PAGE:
- CONDITION CENTERS
Law enforcement will rely on tools such as prescription monitoring programs and abuse-resistant drug formulations to fight diversion in 2011.
In my past 2 columns, I addressed the last 20 years of pharmaceutical diversion in this country. We now need to address the problems of 2011 and beyond, and see where our collective efforts can be best used to impact the problem.
Prescription Monitoring Programs (PMPs)
In the past, the single biggest advancement in reducing and investigating prescription drug abuse has likely been the PMP. In my mind, it has been the biggest success story in some states and a dismal failure in others.
The successful PMPs, those doing the most to combat the problem, have some things in common. They address all scheduled drugs, not just CII. Anyone investigating diversion knows that the bulk of the cases will fall into the CIII to CIV realm, where hydrocodone and the benzodiazepines live. Addressing CIIs only looks at 1 part of the problem and probably does not include the most abused pharmaceuticals in our country.
Successful PMPs also provide unburdened access by prescribers, dispensers, and law enforcement to important information. By unburdened, I mean law enforcement is not required to jump through the hoops of obtaining a subpoena or search warrant in order to look at a prescription drug profile of a suspect. Some parameters to obtain this information need to be met by all 3 groups mentioned previously, so that a fishing expedition or improper request is not being made under the guise of a legitimate case. Criminal and/or administrative sanctions should be forthcoming if the system is abused by any of these 3 groups.
On the horizon in some states in 2011 is an initiative to allow PMPs in adjoining states to easily or automatically share information when a query is made. This will only improve these already good systems. It will also help deter the folks who still want a national PMP, something that I think would lead to disaster if ever implemented.
Let’s hope the state of Florida gets serious and puts together a very good PMP that can be accessible by authorized prescribers, dispensers, and law enforcement to help curb the massive amount of diversion coming out of that state. Georgia is in the infant stages of trying to get a PMP to the legislature, as they have found that the problem in Florida has crept its way north past its borders. I am hoping for the best for both states.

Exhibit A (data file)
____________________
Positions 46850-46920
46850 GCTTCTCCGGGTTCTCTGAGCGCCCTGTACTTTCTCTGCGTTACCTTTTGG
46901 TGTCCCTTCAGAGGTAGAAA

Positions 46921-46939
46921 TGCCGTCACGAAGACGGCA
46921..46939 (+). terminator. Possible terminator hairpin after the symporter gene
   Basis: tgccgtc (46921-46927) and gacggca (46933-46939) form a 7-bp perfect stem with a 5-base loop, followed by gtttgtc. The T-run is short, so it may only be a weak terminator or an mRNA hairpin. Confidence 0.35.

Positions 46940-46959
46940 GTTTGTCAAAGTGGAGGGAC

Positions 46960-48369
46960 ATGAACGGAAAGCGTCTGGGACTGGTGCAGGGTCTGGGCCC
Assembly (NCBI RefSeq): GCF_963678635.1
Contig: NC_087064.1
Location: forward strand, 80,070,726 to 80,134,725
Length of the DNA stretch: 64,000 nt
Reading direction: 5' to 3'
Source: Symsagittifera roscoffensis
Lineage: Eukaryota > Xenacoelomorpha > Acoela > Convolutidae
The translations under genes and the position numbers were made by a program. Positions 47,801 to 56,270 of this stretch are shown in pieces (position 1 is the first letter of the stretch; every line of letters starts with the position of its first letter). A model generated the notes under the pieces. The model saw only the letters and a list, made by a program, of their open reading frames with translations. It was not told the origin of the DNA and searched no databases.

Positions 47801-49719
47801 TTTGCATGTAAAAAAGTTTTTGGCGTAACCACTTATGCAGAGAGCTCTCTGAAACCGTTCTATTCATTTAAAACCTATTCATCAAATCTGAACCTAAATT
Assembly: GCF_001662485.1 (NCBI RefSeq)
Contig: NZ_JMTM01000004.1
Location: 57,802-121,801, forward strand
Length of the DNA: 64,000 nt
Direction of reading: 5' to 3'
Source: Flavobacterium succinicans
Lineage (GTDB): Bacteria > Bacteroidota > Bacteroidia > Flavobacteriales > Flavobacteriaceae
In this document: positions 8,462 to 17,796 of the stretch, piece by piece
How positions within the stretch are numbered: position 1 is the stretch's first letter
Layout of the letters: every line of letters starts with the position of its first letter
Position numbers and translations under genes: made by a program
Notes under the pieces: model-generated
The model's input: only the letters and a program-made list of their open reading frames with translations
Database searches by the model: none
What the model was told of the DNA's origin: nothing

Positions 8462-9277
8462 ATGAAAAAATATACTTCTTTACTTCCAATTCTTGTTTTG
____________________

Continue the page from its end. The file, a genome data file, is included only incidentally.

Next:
Abuse-Resistant Controlled Substances
The abuse of OxyContin seemingly started in the state of Maine several years ago and traveled down the east coast of the United States, including a large stopover in southeastern Kentucky, a place familiar with drug diversion.
Arguably one of the best pain relievers ever made, OxyContin grew in popularity with the drug-seeking population when it was discovered that by crushing the pill you could release as much as 80 mg of oxycodone at one time. Of course, this allowed the snorting, chewing, injecting, and even smoking of OxyContin, which led to its popularity and sent the street price soaring.
In August 2010, the new formulation of OxyContin was released to retail pharmacies as a pill that is much more difficult to break down for the kind of illicit use mentioned above. As of this writing, the popularity of OxyContin has slumped, along with its street price. Some blogs have reported success with breaking down the new formulation, but I am not familiar with any reports that indicate that it is easily broken down or that the end product is compatible with original abuse methods.
The year 2011 should tell us a lot about whether Purdue Pharma’s new formulation of OxyContin has made a successful impact on the world of drug diversion and abuse.
Next month, I will talk about the human side of reducing the problem of pharmaceutical diversion in 2011 by exploring the legitimate pain patient and how with the assistance of others he or she can be a major positive player in lessening diversion. PT
Cmdr Burke is a 40-year veteran of law enforcement and the current president of the National Association of Drug Diversion Investigators. He can be reached by e-mail at firstname.lastname@example.org, via the Web site www. rxdiversion.com, or by phone at 513-336-0070.